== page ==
Wayne County Fishing Report for October 9, 2018

Lake Ontario- There are still some trollers out in the lake…just the smaller boats. The kings are still hitting in 200 feet of water if you still have a boat in the water.

Streams- Maxwell Creek is still plugged-up at the mouth. Maybe Thursday’s predicted rain will be enough to open the creek. As soon as that happens, the kings and browns will be in Maxwell.

Salmon Creek in Pultneyville has fish and Bear Creek in Ontario has kings and browns. Throw-out the egg sacs. Hughes’ Marina also has trout and salmon coming in the outlet.

Pier fishing has also produced some nice kings; however, the Sodus Channel action can be hot or cold. It’s hard to predict. Cast out glow spoons or any other heavy spoon.

Bays-The perch are in Sodus Bay and Port Bay and are starting to school-up. That means to move around if you are catching the little ones. The water level in the bays is low so make sure you are careful launching your boat.

The perch are hitting small rubber minnows 2-inches long and tipped with spikes.

Bass season is open until November 30th, the last Friday in the month. The weed cover on Sodus is very heavy, especially at the southern end. Use extra pound-test leaders.

Check out the rest of the Wayne County Tourism web page for the locations and hours of local bait and tackle shops. www.waynecountytourism.com.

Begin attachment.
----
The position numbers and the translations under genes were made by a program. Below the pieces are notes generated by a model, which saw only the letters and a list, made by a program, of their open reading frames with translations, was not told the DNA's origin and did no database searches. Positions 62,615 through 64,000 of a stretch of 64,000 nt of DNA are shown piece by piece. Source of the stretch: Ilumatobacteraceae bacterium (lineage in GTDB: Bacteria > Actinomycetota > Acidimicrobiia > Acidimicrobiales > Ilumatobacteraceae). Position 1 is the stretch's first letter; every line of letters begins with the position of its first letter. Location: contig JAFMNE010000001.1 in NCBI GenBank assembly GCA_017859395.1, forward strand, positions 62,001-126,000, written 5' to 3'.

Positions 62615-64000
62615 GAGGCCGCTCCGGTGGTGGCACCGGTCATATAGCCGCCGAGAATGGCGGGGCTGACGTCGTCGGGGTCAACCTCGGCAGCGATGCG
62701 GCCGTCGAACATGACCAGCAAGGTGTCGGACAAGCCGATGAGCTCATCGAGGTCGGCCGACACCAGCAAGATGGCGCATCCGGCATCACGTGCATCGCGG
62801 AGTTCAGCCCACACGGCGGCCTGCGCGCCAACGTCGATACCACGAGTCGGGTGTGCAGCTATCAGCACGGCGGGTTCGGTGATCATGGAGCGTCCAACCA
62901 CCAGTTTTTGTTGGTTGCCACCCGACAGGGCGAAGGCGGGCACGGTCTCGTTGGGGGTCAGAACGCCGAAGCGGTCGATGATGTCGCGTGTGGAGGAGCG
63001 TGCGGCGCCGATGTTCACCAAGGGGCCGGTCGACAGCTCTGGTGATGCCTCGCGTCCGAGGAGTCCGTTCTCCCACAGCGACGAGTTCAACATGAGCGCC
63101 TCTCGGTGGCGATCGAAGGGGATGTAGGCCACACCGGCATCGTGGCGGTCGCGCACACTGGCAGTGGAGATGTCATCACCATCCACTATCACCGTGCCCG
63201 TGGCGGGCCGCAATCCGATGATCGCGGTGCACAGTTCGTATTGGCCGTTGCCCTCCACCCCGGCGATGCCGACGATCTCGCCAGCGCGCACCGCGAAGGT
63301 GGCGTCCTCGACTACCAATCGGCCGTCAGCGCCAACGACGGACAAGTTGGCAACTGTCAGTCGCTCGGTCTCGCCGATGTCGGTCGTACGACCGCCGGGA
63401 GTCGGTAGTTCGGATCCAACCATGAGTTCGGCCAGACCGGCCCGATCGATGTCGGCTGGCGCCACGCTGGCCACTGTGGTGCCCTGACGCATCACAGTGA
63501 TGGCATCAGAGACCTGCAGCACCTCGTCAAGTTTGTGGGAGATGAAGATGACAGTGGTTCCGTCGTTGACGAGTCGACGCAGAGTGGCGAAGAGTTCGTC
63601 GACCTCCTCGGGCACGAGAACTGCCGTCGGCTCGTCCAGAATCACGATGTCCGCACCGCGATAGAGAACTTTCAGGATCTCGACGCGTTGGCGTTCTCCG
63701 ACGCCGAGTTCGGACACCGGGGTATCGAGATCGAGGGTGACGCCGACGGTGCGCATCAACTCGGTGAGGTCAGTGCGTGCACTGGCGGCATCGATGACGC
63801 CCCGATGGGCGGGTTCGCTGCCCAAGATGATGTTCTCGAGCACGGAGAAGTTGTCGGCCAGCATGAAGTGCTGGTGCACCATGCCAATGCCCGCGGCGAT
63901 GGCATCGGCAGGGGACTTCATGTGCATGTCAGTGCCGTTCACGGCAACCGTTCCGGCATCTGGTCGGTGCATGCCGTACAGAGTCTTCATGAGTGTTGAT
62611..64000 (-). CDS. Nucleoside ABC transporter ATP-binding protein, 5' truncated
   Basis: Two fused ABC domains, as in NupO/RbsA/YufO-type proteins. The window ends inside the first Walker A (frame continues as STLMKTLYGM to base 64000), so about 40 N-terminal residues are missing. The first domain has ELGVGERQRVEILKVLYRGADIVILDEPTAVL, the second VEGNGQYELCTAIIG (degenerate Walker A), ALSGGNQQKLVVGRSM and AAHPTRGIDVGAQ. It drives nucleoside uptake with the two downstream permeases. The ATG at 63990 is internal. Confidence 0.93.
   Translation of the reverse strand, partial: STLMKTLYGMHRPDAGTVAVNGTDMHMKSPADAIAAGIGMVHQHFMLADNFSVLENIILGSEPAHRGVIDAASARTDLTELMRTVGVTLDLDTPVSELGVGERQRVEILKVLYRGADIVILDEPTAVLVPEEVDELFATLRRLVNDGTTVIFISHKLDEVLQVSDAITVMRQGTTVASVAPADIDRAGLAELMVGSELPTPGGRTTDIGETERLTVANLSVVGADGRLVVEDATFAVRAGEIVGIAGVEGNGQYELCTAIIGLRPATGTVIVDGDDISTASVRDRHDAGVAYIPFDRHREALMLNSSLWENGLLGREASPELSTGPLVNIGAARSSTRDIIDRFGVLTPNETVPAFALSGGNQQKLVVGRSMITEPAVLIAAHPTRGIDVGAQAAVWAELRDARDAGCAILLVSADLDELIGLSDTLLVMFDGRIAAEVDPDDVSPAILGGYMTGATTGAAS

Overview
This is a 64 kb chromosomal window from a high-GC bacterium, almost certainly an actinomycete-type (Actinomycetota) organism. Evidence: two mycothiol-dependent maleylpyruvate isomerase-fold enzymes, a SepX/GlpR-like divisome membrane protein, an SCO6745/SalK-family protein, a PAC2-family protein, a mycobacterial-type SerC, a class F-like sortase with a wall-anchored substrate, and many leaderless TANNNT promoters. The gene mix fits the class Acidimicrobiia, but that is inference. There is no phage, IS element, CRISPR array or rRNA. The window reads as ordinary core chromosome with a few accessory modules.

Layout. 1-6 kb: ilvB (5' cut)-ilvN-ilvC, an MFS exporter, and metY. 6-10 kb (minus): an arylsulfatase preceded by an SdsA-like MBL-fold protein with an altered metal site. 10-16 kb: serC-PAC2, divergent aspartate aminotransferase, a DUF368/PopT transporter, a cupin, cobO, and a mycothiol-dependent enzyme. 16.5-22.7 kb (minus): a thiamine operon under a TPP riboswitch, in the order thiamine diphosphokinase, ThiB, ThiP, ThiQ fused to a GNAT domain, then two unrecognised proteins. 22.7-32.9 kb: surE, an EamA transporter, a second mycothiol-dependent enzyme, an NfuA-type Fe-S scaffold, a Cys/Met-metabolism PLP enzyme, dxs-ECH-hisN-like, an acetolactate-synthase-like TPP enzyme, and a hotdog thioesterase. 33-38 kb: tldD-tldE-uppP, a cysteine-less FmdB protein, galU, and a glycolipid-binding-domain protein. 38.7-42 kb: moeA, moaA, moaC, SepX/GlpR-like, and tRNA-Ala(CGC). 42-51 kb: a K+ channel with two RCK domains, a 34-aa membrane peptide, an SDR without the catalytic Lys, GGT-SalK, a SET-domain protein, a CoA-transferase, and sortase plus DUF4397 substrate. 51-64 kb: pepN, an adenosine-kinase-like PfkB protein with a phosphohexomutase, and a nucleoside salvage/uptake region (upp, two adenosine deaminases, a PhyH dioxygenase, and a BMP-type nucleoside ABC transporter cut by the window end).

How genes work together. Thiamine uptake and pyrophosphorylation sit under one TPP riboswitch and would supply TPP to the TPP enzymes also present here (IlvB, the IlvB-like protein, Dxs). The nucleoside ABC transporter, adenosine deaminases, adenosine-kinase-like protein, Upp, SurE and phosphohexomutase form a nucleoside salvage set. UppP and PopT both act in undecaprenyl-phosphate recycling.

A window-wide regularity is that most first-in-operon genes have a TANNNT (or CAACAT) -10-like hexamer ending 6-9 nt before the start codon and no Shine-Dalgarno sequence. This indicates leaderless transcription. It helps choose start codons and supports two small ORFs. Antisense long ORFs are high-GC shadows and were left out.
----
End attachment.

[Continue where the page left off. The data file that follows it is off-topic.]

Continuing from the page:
Erie Canal- There are still plenty of fish in canal waters. The bass are hitting anywhere you cast. There are shoreline opportunities all along the waterway. The locks are a great place to cast out your bait.

This report was written by Chris Kenyon of Wolcott, NY, a regular columnist with the Finger Lakes Times, Sun and Record, Lake Ontario Outdoors and freelance writer with other publications, as well as Recreational Promotional Coordinator for Wayne County Tourism. Chris assists with the Wayne County Youth Derby and other outdoor events. He also takes time to work with the Montezuma Audobon Center on programs involving kids, including their Youth Pheasant Hunt. He is a constant presence at sportsmen’s events, shows, and anything involving the outdoors. Kenyon is a tireless advocate for enjoying the outdoors, preserving the environment, and sharing knowledge and skills.